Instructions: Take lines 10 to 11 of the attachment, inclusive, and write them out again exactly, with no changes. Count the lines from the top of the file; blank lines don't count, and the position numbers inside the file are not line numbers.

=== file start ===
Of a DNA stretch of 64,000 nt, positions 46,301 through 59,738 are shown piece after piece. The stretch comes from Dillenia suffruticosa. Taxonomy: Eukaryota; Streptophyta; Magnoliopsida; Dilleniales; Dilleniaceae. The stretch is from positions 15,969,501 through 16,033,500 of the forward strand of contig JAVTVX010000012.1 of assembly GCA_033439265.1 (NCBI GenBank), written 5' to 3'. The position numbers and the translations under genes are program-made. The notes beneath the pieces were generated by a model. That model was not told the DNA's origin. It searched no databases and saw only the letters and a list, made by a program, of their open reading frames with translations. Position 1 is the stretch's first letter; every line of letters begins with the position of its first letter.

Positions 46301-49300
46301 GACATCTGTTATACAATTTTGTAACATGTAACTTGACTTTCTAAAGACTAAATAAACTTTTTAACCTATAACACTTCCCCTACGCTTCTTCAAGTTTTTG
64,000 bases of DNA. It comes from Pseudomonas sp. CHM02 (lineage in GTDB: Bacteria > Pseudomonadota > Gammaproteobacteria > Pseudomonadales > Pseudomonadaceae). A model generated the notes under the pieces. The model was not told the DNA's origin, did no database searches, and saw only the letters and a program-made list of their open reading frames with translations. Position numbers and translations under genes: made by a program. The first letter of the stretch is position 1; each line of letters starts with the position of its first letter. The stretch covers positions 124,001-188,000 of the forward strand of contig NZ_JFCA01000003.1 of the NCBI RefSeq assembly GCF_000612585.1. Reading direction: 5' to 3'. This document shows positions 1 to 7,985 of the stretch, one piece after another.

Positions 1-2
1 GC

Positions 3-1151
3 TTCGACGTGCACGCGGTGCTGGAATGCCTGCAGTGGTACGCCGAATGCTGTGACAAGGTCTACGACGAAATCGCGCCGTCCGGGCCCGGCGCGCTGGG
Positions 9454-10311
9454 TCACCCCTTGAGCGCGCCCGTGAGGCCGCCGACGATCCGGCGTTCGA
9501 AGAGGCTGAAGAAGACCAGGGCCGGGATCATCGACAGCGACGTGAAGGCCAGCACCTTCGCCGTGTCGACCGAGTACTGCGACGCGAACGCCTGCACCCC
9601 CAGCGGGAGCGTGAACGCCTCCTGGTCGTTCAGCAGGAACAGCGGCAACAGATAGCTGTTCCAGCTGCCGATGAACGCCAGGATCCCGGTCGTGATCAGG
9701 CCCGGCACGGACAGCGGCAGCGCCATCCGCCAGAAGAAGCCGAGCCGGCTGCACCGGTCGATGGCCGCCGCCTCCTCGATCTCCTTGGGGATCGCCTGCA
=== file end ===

9454 TCACCCCTTGAGCGCGCCCGTGAGGCCGCCGACGATCCGGCGTTCGA
9501 AGAGGCTGAAGAAGACCAGGGCCGGGATCATCGACAGCGACGTGAAGGCCAGCACCTTCGCCGTGTCGACCGAGTACTGCGACGCGAACGCCTGCACCCC